He went on to explain that Russia was building up its military strength because they felt an existential threat from the United States and NATO, the same that the Baltic countries probably felt from Russia when they saw a military reorganization on their borders.

We see this assessment as quite adequate, but, unfortunately, such conclusions are by no means common to all military experts and politicians who make decisions in the United States.

However, then we see a reassessment of the concept and its application at the level of international relations. And Russia is beginning to figure more often as a permanent subject of hybrid warfare.

In February 2018, Senator Reed, speaking to the US Congress, said that “the Kremlin‘s use of malicious financial influence is delicate and part of a larger, coordinated operation of the Kremlin’s hybrid aggression using the wide range of military and non-military tools at its disposal.

Russia recognizes that its military capabilities are currently limited compared to the United States and NATO, and it will seek to avoid direct military conflict with the West. Instead, Russia is employing tactics that take advantage of its strengths and target our systematic vulnerabilities. ” [xv]

NATO has also focused on hybrid threats. The Capstone concept, dating from 2010, was used by NATO in their Counter the Hybrid Threat experiment. In this document, hybrid threats are defined as threats “emanating from adversaries capable of simultaneously adaptive use of conventional and non-traditional means to achieve their goals .” [xvi]

NATO began to formally use the definition of “hybrid war” against Russia after the coup in Ukraine in 2014. A NATO review article states that ” hybrid conflicts involve multi-level efforts aimed at destabilizing a functioning state and polarizing its society .” [xvii]

A 2015 NATO Parliamentary Assembly publication defined hybrid threats as “the use of asymmetric tactics to identify and exploit internal weaknesses by non-military means, supported by the threat of conventional military means .” [xviii]

In December 2015, NATO adopted the Hybrid Warfare Strategy, which defined how they are going to deal with hybrid threats. In April 2017, several European NATO Allies formally agreed to establish a European Center of Excellence for Combating Hybrid Threats in Helsinki.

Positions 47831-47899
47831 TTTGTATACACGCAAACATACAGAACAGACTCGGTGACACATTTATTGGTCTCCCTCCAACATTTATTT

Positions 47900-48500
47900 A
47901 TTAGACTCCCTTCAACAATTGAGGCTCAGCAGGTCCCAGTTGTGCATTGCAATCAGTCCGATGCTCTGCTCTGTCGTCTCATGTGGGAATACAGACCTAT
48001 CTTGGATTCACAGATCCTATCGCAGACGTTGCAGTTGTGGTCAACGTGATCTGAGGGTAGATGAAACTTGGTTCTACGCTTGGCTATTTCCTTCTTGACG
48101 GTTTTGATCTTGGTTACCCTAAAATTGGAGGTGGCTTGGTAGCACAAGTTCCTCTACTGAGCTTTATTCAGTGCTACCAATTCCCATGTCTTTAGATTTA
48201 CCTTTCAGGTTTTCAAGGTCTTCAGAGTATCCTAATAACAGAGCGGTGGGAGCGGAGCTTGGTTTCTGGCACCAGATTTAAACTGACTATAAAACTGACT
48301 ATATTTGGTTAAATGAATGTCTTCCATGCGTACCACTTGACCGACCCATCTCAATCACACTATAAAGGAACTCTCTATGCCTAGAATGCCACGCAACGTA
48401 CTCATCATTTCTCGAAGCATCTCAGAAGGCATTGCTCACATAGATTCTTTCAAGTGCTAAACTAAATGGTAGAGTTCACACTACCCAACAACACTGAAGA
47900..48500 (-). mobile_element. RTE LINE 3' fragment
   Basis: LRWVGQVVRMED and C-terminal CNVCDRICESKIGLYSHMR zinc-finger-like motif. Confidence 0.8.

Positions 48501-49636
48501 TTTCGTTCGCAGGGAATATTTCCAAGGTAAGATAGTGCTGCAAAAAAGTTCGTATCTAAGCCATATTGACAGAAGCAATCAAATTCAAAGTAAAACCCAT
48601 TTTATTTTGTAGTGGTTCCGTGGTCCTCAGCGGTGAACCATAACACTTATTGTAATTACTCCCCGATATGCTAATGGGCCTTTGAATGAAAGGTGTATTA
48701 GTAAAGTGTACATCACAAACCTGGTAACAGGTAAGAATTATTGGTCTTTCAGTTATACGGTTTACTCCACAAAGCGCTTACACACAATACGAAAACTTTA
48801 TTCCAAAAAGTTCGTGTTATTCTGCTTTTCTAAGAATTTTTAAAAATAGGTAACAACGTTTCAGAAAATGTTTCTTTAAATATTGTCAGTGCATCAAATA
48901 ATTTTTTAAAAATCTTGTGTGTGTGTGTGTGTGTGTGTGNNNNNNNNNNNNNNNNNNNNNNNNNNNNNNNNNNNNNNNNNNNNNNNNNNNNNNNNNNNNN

Patrick Cullen, in an article published by this center, noted that “ hybrid threats are designed to blur the distinction between peace and war and to complicate and lower the thresholds for target detection and response. As a result, the serious challenges posed by hybrid threats require new early warning solutions” [xix]

The Helsinki Hybrid Threat Center of Excellence describes a hybrid threat as “coordinated and synchronized action that purposefully targets the systemic vulnerabilities of democracies and institutions through a wide range of means (political, economic, military, civilian and informational).

The activity uses detection and assignment thresholds and the boundary between war and peace. The goal is to influence various forms of decision-making at the local (regional), state, or institutional level in the interests and/or achievement of the agents’ strategic goals while undermining and/or damaging the goal. ” [xx]

In early 2017, NATO created a new Joint Intelligence and Security Division (JISD). The NATO publication noted that this was “the most significant reform in the history of Allied intelligence. In response to the complex threat environment posed by an assertive Russia and the rise of terrorism and instability in the south, Allies are fundamentally changing how they organize and analyze intelligence. ” [xxi]  The new structure includes 270 people from various NATO countries.